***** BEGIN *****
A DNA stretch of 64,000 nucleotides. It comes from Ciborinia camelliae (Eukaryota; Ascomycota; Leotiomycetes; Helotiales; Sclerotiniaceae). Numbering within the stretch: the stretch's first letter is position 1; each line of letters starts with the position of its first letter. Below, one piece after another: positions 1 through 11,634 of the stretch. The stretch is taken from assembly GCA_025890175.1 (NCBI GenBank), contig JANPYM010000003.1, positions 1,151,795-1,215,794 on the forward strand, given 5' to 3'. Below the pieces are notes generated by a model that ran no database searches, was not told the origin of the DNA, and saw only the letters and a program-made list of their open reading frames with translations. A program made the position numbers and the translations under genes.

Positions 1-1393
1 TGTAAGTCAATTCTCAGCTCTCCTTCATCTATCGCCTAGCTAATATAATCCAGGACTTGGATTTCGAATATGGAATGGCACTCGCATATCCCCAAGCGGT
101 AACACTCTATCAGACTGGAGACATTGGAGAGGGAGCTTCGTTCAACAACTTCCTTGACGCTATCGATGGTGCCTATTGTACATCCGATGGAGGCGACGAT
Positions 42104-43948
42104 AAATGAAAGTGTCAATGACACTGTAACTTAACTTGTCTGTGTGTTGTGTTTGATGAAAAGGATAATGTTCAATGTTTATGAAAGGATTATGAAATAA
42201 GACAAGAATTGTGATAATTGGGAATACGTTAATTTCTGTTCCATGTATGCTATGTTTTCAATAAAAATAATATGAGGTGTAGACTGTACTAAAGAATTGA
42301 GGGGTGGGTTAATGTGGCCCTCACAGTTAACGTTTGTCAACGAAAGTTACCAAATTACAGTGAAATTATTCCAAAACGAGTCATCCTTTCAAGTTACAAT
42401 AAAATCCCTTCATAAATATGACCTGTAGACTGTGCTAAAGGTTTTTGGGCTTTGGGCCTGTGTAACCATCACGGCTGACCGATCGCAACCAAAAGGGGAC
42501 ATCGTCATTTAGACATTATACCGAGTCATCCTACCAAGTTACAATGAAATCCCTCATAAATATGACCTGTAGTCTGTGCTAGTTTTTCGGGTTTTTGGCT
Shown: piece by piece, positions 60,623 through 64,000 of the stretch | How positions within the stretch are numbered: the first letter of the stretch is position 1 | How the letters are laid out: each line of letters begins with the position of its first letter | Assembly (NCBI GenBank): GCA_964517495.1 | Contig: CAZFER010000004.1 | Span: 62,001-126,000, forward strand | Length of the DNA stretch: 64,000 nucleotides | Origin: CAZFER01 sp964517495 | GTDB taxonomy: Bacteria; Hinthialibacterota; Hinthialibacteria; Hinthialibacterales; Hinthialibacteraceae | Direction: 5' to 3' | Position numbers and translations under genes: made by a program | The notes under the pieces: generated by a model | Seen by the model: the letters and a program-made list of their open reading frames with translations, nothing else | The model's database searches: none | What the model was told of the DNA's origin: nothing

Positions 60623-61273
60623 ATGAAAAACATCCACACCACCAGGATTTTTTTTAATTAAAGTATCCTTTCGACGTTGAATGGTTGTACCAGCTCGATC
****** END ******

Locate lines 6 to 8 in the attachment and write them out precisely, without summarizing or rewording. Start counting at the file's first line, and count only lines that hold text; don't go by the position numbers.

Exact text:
42104 AAATGAAAGTGTCAATGACACTGTAACTTAACTTGTCTGTGTGTTGTGTTTGATGAAAAGGATAATGTTCAATGTTTATGAAAGGATTATGAAATAA
42201 GACAAGAATTGTGATAATTGGGAATACGTTAATTTCTGTTCCATGTATGCTATGTTTTCAATAAAAATAATATGAGGTGTAGACTGTACTAAAGAATTGA
42301 GGGGTGGGTTAATGTGGCCCTCACAGTTAACGTTTGTCAACGAAAGTTACCAAATTACAGTGAAATTATTCCAAAACGAGTCATCCTTTCAAGTTACAAT